The conventional foldable intraocular lens (IOL) is utilized when the natural crystalline lens is removed by a surgical procedure (i.e. typically by phacoemulsification). Another type of intraocular lens (IOL) referred to as a phakic refractive lens (PRL) for use in the refractive correction of a natural lens can be inserted with the natural crystalline lens left intact, and can then be manipulated with the apparatus and method according to the present invention. STAAR Surgical AG of Switzerland is the innovator of the phakic refractive lens (PRL) and is the manufacturer of the Implantable Contact Lens™ (ICL™). These and other types of implants including anterior chamber type IOLs, posterior chamber type IOLS, intra corneal rings, glaucoma wicks and other implants for use in the eye can be manipulated by the apparatus and method according to the present invention.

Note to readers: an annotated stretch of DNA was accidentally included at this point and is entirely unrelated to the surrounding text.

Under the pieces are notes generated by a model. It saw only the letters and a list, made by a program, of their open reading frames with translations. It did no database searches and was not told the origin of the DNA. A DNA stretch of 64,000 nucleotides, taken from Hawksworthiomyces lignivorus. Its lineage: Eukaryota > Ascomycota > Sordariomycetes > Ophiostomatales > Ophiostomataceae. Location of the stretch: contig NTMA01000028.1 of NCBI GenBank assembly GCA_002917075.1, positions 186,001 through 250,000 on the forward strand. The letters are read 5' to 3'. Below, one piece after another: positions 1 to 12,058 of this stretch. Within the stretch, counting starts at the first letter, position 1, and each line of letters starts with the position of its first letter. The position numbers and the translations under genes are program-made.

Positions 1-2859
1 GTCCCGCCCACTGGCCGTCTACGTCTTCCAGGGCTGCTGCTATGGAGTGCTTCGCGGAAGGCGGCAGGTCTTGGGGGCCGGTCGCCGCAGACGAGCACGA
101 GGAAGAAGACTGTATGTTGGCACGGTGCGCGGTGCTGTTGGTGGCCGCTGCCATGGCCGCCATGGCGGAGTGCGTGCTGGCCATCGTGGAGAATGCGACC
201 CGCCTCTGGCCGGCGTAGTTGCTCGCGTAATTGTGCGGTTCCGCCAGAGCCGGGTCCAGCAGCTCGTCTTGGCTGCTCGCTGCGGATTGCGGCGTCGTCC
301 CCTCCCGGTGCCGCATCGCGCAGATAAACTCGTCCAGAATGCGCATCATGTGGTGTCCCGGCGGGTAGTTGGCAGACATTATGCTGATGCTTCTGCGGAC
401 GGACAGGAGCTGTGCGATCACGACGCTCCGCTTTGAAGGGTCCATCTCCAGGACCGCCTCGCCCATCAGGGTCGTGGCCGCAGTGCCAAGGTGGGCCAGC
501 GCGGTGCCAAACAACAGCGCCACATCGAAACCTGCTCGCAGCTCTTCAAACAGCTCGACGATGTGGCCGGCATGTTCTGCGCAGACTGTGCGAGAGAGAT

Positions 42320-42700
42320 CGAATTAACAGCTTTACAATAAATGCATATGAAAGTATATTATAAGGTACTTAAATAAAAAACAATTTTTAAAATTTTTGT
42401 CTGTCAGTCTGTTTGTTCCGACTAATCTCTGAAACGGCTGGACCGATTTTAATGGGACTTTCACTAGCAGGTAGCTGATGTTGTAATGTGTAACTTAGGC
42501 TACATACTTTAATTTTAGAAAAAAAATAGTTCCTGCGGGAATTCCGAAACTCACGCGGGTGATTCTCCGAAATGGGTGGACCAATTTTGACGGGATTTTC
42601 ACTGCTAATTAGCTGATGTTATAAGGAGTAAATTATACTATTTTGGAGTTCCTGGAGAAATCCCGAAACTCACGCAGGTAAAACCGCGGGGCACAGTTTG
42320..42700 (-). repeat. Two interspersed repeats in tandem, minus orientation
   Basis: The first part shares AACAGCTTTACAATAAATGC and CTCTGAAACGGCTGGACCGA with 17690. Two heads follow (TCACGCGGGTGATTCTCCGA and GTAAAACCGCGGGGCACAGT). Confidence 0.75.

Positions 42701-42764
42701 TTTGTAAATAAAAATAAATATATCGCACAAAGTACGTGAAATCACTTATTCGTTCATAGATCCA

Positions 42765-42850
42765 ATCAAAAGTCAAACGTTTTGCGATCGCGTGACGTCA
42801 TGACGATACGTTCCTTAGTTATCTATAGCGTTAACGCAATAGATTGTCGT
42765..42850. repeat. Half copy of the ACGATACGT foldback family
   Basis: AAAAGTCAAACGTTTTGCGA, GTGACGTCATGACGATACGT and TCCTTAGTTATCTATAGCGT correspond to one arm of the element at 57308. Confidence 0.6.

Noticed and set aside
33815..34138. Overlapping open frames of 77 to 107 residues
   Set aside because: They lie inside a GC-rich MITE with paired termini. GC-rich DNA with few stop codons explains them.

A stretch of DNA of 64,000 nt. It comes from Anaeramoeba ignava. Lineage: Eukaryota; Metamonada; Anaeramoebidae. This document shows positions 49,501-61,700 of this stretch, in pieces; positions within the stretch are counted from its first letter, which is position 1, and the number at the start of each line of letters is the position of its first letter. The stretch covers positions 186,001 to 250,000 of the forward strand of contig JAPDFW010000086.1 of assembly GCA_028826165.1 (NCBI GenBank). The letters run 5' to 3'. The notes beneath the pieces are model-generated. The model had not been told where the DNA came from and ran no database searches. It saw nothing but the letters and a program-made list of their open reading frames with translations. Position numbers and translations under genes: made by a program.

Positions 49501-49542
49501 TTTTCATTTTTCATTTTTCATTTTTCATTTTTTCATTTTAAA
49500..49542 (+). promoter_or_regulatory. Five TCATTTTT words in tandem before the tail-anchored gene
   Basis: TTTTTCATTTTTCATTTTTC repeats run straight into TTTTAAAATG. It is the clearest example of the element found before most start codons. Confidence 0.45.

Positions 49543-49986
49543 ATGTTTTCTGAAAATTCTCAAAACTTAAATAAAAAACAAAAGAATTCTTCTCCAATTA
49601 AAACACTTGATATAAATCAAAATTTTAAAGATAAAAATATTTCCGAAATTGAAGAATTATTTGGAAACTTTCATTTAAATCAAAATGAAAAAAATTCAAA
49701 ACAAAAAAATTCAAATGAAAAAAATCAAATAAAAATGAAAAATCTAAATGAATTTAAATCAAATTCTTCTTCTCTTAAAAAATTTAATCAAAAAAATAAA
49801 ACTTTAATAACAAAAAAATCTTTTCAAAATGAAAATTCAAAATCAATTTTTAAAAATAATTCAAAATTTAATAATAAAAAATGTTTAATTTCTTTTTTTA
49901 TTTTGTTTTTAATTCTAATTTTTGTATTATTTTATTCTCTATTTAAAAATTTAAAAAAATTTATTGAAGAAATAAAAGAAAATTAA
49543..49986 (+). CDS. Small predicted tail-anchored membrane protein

In the conventional intraocular surgery, once the intraocular lens is inserted into the eye, the intraocular lens is manipulated by various types of mechanical manipulators which the surgeon uses to push or pull on various portions of the intraocular lens. Typically, there is no direct connection made between the manipulating device and the implant to “positively grip” and move the implant around within the eye by the surgeon. Thus, there is some lack of control in the movement and positioning of the lens within the eye by the surgeon. For example with an IOL, the surgeon typically pushes on an edge portion of the lens or grips an edge of the lens or a hole extending therethrough for pulling on the lens when manipulating the IOL within the eye.